Web-Savvy Doctor, Patient-Education Effort Boosts OAC Use for AF in Developing Nations

August 29, 2017

BARCELONA, SPAIN — Participation in a comprehensive educational program that took advantage of modern electronic communications as well as more conventional approaches in a randomized trial was followed by a significant jump in the rate at which patients with atrial fibrillation (AF) were properly on oral anticoagulation (OAC) a year later[1].

The educational intervention, which use web-based instruction and podcasts as well as more standard reading materials, videos, and interviews, was aimed at both patients and providers and tailored to the individual needs of the five developing countries participating in the study: Argentina, Brazil, China, India, and Romania.

In adjusted analysis, patients randomized to participate in the education program were more than three times as likely to be on their prescribed OAC regimen 1 year later compared with nonparticipants.

Dr Christopher B Granger

The intervention seemed to encourage patients already on OAC to stay on it, but it also helped those not on OAC at baseline to start taking the meds properly, according to Dr Christopher B Granger (Duke University Medical Center, Durham, NC), who presented the study here at the European Society of Cardiology (ESC) 2017 Congress.

Of the about one-third of patients who were not on OAC when they enrolled in the study, he said, those randomized to the education intervention were more than four times as likely to be on OAC at 1 year (P<0.0001). "This may the single most important finding in our study," according to Granger.

There was a suggestion of fewer strokes among those in the education intervention, a sharp but only nominally significant decrease of 52% (P=0.043) at 1 year in the trial, which wasn't powered for clinical outcomes.

Granger was senior author on the Improve Treatment With Oral Anticoagulants in Atrial Fibrillation (IMPACT-AF) study's publication in the Lancet, with lead author Dr Dragos Vinereanu (University and Emergency Hospital, Bucharest, Romania), released about the same time as his ESC presentation.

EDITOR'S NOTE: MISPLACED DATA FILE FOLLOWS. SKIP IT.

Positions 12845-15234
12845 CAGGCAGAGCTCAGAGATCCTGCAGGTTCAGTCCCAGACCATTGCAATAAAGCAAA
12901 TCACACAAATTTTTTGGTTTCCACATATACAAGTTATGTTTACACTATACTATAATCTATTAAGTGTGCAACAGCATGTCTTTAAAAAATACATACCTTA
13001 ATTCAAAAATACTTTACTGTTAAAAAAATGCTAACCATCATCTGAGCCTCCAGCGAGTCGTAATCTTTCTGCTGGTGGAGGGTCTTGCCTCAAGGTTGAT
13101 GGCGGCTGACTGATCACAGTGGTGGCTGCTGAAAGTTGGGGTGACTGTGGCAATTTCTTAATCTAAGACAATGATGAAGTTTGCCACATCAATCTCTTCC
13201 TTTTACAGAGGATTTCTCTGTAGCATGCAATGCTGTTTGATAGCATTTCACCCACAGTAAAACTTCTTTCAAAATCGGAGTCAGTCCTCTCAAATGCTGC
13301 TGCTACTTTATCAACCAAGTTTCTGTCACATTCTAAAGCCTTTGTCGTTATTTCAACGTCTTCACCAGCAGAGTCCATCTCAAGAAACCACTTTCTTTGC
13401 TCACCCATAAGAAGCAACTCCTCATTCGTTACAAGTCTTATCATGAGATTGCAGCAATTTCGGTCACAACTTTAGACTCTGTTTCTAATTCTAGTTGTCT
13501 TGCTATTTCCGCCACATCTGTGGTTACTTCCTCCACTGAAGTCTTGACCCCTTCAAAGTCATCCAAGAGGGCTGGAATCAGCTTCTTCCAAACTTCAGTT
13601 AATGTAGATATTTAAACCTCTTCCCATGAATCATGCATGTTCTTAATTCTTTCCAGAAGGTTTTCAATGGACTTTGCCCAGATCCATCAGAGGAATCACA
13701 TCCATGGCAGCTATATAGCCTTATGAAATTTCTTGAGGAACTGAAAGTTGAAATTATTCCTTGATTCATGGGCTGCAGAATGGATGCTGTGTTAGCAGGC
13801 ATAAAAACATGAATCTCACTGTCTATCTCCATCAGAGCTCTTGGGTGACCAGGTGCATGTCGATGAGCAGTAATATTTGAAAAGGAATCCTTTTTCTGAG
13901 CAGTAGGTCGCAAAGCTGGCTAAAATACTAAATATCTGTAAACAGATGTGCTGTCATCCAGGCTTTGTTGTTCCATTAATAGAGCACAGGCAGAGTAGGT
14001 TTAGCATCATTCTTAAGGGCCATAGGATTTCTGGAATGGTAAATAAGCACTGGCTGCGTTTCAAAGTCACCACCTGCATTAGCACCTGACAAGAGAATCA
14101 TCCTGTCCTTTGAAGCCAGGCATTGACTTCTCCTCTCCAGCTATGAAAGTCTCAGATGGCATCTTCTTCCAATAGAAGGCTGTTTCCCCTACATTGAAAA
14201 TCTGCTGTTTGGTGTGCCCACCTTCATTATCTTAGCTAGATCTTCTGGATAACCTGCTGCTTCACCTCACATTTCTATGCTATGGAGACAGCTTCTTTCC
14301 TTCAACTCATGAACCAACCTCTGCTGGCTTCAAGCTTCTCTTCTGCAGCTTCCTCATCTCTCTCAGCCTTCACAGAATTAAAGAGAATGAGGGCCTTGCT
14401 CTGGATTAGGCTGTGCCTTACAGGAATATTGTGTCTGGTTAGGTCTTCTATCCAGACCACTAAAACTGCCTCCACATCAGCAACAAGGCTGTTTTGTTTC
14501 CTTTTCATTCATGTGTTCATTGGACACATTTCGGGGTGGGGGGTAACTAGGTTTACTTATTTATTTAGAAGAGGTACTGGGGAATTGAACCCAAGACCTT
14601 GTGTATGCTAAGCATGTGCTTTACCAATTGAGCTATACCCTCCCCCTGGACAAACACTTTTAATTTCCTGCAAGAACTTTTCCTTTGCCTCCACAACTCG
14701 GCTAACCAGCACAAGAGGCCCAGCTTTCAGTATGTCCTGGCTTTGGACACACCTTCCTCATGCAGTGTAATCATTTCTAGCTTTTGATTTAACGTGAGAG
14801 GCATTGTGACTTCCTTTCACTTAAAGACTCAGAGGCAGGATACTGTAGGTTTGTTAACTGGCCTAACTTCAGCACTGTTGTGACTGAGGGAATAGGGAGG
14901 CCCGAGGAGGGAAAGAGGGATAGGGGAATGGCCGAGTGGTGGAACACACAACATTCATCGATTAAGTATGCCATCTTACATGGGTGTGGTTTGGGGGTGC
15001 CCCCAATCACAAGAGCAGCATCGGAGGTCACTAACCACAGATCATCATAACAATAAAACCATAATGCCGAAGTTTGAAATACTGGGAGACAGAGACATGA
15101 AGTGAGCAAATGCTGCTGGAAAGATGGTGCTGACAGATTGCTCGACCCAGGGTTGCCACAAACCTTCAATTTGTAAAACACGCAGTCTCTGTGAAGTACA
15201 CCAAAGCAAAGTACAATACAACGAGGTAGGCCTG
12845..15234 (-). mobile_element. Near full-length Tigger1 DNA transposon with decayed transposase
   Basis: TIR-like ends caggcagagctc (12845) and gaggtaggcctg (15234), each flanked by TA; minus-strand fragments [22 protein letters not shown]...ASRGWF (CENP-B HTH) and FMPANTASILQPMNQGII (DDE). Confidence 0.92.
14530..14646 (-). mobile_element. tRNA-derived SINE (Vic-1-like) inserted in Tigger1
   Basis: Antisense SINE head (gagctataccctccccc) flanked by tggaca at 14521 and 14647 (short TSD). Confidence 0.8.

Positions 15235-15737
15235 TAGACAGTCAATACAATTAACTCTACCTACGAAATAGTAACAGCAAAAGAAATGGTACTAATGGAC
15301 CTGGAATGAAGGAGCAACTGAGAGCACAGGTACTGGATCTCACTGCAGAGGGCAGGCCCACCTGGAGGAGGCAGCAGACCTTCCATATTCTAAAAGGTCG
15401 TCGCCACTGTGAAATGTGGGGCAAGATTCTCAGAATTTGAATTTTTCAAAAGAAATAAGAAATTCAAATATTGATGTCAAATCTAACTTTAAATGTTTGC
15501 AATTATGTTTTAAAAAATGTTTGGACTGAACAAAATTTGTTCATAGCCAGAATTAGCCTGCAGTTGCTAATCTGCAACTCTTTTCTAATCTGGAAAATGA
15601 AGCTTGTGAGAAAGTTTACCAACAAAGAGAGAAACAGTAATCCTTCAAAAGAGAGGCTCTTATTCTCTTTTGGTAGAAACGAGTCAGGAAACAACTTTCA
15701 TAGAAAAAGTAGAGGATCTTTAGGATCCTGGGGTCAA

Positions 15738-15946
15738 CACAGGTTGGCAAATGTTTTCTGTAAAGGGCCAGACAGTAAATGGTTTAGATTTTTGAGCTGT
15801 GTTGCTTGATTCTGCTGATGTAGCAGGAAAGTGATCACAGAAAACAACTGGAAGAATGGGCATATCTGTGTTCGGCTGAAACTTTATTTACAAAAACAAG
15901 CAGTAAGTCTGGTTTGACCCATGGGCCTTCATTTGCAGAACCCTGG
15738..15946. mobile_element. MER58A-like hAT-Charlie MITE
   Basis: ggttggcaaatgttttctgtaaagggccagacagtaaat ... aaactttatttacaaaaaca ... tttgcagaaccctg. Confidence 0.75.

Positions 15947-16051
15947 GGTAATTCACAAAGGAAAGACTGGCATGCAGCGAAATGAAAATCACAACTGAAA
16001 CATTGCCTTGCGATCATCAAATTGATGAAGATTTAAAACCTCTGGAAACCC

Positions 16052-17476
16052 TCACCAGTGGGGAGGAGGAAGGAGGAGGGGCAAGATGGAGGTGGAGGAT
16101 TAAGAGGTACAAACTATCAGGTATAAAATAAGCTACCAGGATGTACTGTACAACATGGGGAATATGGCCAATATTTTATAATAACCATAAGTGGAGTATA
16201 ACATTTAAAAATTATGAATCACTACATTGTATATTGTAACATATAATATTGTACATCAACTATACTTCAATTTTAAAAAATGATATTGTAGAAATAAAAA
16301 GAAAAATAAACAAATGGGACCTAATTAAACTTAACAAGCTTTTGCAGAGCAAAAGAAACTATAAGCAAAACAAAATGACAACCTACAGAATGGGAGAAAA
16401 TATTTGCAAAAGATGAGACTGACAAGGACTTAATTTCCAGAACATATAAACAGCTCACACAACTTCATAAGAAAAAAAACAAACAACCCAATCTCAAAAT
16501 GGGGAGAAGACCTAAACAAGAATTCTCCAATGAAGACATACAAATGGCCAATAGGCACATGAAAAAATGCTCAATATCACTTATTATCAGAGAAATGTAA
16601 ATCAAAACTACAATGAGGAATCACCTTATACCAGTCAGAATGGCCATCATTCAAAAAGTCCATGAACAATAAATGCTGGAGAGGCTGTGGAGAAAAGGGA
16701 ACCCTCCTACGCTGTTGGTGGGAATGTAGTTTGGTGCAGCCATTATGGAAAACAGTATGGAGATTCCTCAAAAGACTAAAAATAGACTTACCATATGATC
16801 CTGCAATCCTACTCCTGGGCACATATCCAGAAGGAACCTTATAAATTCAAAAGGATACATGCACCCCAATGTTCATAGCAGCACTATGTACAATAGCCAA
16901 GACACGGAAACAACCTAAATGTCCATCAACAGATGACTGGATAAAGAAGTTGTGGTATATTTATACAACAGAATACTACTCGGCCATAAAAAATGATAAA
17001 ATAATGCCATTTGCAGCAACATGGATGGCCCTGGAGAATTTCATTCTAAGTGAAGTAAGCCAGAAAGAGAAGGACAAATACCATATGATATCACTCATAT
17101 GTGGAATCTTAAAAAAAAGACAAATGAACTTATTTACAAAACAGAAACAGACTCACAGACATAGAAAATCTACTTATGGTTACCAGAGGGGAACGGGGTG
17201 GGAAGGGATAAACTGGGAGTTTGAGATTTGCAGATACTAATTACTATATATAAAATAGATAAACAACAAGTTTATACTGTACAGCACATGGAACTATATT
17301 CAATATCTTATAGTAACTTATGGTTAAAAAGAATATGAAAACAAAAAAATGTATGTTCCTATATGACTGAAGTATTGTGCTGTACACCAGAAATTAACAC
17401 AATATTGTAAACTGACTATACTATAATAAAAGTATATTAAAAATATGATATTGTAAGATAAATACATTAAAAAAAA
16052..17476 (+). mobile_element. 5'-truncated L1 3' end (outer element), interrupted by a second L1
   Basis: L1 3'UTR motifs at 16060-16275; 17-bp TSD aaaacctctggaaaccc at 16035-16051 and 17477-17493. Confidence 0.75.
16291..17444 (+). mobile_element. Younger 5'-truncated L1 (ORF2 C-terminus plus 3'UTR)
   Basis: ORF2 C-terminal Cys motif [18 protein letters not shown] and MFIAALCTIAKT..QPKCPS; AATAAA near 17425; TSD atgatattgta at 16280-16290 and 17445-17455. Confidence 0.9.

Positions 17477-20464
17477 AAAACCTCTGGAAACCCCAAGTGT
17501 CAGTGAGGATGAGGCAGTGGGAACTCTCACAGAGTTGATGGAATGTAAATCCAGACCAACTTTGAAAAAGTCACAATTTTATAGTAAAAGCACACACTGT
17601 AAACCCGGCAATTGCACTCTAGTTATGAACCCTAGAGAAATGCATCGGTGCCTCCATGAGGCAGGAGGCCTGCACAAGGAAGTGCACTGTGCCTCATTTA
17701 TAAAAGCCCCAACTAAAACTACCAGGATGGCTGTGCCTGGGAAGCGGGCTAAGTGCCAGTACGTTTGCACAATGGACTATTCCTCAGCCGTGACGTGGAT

OAC in AF Varies Worldwide

The group points out the shortfalls in OAC use in AF around the world, which they say was only 58% in the 46-country RE-LY registry, 40% in Eastern Europe and South America, and 38% in Asia. Variation in healthcare systems and resources may be a cause, but so probably is "insufficient education of patients and physicians," they write.

In the current study, OAC use was "higher than expected," Granger said, possibly because of selection bias toward centers with an interest in anticoagulation and quality improvement. Over a year it increased from 68% at baseline to 80% in the intervention group but from 64% at baseline to only 67% in the control group.

Of note, of the patients not on OAC at baseline, 78% were instead on antiplatelets. Granger explained to theheart.org | Medscape Cardiology that patients on aspirin but not OAC for their AF received special attention from the education program. In the five countries, especially China, he said, aspirin "is still frequently used, and simply changing aspirin to an anticoagulant was something we strongly promoted."

In some regions, he said, "Doctors and patients still have a reluctance to use treatments that may cause bleeding. It's almost an irrational reluctance. It is a real concern, especially in frail elderly patients, and seems to be one of the main reasons patients are not being treated [with OAC], even though the net effect of treatment is clearly beneficial."

In an accompanying editorial[2], Dr Michael D Ezekowitz (Thomas Jefferson University, Philadelphia, PA) and Dr Anthony P Kent (Yale New Haven Health, Bridgeport, CT) agree. "Evidence shows that physicians considering anticoagulation treatments for patients are more influenced by the events they induce (bleeds) than the events potentially prevented, in this case devastating strokes. We suspect that patients and their families might have the same attitude to anticoagulation," they write.

"Integrated AF Care"

IMPACT-AF, according to Prof Paulus Kirchhof (University of Birmingham, UK), an author of the ESC guidelines for AF[3], "confirms the value of integrated AF care." The intervention "offers the patients better access to understanding why they need treatment, better access to their treatment, and improved access to healthcare professionals who can explain to them why they need to be treated," said Kirchhof, who was the appointed discussant following Granger's presentation.